30. You can say what you want about the fall of Big Industry but from those ashes are rising some amazing creative communities.

    The best example is the Russell Industrial Center. It was built in the 20’s and has been a hulk for the last 20 years but it has morphed into the hub of a rapidly growing arts community. Everything from Small foundry casting to woodworking, recording studios, and a video production community involved in the promotion or urban farming.

    This is what should rise from industrial decay. It should work like compost in a garden to provide resources for fertile minds.

    Check out their site <>

  31. I live in downtown Detroit and am pleased to report that the future doesn’t have to be as bad as it looks. The people in my neighborhood live here on purpose because they’re passionate or stubborn, and it makes for a great eclectic community against the “sci-fi” backdrop.

    Most of the bad stuff written about the city is true. The population will continue to decline and the physical environment will continue to vanish. And I don’t blame a soul for wanting to move away. But the city is rewarding in many subtle and unexpected ways once one has some time to explore and make some connections in it. I think there are many, many people living here who work to make it “come back”, even though it will never come back as a measure of what it was half a century ago.

    My neighborhood is at the very earliest stages of returning to farming, believe it or not, which is what it was in the 1800s anyway. Now I can buy produce or eggs from my neighbors, and get an incredible salad half-composed of city-grown vegetables at the local cafe. The reputation of higher crime in the city causes people on my street to be nosier and watch out for one another, which has the remarkable benefit of making the neighborhood more humane than the suburban neighborhoods I’ve lived in before.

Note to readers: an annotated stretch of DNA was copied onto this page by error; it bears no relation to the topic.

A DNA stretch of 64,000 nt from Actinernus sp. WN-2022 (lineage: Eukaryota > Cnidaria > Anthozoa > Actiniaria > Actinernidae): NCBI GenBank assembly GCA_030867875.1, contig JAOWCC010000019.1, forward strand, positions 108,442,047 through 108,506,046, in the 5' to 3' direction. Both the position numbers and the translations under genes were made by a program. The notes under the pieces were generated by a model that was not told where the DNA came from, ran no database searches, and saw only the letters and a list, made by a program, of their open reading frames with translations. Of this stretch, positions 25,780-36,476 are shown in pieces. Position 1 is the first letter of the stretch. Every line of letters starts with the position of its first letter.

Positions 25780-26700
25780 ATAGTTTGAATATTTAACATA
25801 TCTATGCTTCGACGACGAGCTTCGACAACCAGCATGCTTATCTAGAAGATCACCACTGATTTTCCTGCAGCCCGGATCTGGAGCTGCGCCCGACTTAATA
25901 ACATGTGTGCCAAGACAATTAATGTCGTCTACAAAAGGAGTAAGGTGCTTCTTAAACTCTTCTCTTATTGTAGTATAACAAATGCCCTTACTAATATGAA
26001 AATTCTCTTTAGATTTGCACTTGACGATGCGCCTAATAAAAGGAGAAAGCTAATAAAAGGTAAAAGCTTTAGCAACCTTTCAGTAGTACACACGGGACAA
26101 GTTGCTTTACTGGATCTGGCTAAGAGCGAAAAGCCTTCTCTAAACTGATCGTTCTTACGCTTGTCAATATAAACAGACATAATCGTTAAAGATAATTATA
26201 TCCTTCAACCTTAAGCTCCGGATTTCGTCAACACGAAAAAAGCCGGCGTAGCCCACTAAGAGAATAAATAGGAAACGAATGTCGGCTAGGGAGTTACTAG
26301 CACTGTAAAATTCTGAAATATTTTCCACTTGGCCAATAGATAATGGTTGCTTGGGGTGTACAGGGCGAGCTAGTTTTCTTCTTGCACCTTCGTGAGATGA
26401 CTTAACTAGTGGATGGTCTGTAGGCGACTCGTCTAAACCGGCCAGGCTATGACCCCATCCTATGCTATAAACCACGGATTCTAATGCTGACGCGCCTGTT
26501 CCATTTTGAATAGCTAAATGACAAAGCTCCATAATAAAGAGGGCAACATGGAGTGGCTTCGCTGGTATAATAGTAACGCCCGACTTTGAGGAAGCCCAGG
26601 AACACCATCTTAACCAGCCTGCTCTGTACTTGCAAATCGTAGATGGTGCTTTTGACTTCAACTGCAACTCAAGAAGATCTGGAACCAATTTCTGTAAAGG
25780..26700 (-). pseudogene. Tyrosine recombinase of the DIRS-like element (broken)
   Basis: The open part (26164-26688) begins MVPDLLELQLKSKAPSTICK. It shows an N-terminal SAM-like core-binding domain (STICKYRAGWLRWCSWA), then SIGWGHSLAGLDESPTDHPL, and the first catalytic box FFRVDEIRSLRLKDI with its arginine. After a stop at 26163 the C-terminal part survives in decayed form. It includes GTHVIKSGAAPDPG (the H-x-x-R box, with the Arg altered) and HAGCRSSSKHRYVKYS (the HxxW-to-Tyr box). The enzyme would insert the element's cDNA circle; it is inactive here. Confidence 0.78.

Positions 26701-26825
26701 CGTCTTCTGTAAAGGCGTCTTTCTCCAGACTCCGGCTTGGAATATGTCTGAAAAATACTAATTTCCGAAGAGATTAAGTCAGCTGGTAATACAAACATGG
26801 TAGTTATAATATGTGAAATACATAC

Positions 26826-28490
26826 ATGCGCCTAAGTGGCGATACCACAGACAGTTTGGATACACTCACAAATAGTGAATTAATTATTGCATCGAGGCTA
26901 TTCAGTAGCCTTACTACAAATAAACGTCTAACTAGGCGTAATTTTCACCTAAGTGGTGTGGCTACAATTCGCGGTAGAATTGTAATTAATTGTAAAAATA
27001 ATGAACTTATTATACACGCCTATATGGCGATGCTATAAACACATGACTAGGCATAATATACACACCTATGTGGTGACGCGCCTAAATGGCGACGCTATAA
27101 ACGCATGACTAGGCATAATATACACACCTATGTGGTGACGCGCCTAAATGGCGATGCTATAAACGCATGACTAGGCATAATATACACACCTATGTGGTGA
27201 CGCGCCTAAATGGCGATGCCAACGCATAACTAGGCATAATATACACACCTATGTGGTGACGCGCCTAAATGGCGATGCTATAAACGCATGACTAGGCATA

The downside of the slope can be as enjoyable as the upside. Keep that in mind, Rest of America, when the mall closes and there’s no money to repair the roads and half of the houses on your street must be torn down. None of this really matters as long as you’re happy.

  32. Yeah blackanvil, someone should write a book about the exploitation of Labor by Capital and how it leads to an inevitable crash.

  33. @TinaB, Actually last time I was in asbury park it was on the upswing. I heard a lot of younger gay couples were moving into it and classing the place up. The same thing happened in Ocean Grove NJ, and now that place is really nice.

  34. Detroit is relevant for how it got to this point (mismanagement, poor land use, excessive automotive focus, racism, etc. as outlined above).

    But it’s more interesting as a case for what happens NEXT.

    Detroit has been in a down cycle for 27 years (since the Reagan-era recession) and in a steep decline for 8.

    Here are some areas that people here are messing with in a very sci-fi time of experimentation and figuring out as you go:

    * land use. The metro area has vast stretches of abandoned space. Artists usually take up low income areas, but here we’re talking about *square miles* of abandonment. Urban forests, massive squatting, and city gardening are already happening.

    * planning. When things are really bad, you can get people into conversations that wouldn’t happen before. Unlike most sane places, Detroit-area governments all have their own budgets so have rarely cooperated on big ticket items. Now’s a good time to cut deals on water (Detroit has the largest public water system in the world – to serve its giant breadth.)